Lynn Deutsch Dunwoody, because it is in DeKalb, does not participate in the LOST. DeKalb has the HOST. Regardless of the tax levy, my preference is for a formula based distribution that is clear, concise and easy to understand. Cities should be able to estimate their portion of the tax levy with ease, so they can plan accordingly each year.

John Heneghan DeKalb County currently has Homestead Option Sales Tax of 1% (Host) and the County Commission decides the percentage that can be used for tax breaks but typically it has been 80 percent of these funds go to provide tax relief for property owners and the other 20 percent goes towards infrastructure projects. Based on the decisions by the DeKalb County Commission to not put the entire 1% sales tax towards property tax relief, Dunwoody typically gets 5 to 6 million dollars for city infrastructure projects. With the passage of HB215, DeKalb County may be proposing to the citizens a referendum to raise the overall County sales tax another 1% from 7% to 8% in order to put the additional funds into County wide infrastructure projects including Dunwoody. I am very happy with the current formula to share the sales tax revenue and if DeKalb proposes changes to the sales tax rate, it would then be put in front of all the citizens to approve or deny via a referendum. If approved, it would guarantee Dunwoody a consistent tax flow for infrastructure improvements and therefore it would not subject to the whims of the DeKalb County Commission who decide the percentage to be put toward to tax relief vs infrastructure improvements. If rejected, I believe the current HOST agreement would stay in place and the current 1% sales tax could be used for either homestead tax relief and/or a combination of tax relief and infrastructure improvements.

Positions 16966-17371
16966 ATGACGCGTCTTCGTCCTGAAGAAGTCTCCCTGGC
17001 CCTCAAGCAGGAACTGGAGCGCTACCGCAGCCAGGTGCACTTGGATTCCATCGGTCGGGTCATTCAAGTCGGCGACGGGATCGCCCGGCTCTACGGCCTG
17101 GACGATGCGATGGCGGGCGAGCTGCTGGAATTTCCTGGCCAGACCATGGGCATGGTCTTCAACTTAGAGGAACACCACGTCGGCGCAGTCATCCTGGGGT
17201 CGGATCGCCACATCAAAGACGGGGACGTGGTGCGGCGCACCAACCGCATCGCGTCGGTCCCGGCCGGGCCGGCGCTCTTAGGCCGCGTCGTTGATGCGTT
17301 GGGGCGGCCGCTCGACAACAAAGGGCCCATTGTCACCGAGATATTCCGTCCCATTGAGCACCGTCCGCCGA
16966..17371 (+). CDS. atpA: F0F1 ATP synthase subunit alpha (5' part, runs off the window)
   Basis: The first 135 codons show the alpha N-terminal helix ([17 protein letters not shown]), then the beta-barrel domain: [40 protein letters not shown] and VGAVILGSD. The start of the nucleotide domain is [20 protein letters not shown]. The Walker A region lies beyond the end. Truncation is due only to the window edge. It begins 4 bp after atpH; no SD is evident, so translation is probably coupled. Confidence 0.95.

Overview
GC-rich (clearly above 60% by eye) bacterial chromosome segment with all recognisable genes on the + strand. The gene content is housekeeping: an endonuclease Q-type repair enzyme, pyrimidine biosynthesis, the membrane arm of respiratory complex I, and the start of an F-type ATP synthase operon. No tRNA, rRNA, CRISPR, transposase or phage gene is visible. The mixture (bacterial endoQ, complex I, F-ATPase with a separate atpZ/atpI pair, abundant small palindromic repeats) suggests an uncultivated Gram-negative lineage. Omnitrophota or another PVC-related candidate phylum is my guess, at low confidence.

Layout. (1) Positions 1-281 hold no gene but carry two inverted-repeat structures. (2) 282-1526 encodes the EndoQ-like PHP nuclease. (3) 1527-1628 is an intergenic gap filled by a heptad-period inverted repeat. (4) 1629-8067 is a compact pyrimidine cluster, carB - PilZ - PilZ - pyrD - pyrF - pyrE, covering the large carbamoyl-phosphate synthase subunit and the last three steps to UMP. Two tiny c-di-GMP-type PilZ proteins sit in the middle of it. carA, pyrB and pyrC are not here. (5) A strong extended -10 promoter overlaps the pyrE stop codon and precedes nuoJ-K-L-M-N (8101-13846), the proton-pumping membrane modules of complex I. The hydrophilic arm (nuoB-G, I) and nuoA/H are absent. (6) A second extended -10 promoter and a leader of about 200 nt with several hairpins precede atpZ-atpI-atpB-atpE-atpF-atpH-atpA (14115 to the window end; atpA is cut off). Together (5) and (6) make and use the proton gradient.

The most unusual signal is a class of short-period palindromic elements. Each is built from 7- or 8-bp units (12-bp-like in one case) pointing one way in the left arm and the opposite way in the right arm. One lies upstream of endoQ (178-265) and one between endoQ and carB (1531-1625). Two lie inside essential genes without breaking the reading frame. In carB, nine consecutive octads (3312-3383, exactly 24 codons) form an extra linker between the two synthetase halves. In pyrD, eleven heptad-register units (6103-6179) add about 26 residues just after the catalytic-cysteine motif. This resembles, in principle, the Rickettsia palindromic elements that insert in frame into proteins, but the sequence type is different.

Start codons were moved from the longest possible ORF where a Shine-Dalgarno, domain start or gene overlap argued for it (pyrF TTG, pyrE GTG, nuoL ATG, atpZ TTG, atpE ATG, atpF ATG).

In Georgia 1.8 million people currently live in poverty, including 137,000 working families and nearly 651,000 children. What policies would you support to address inequalities that exist in your city?

Lynn Deutsch This question is a difficult one because it presumes inequalities that exist simply because of city policies, when the reality of poverty is much more complex situation. The biggest impact on poverty is likely education level, which is part of the reason I am a strong supporter of smaller school systems and the efforts to make this a reality in Georgia. I will point out that Dunwoody has a strong economic development department which continues to bring 1000s of new jobs to Dunwoody. Because these employment opportunities are nearby, some of the burdens facing the working poor, in terms of access and transportation, are removed. Dunwoody has strong code enforcement policies which force landlords to maintain their properties and provide a safe places for residents to live.

John Heneghan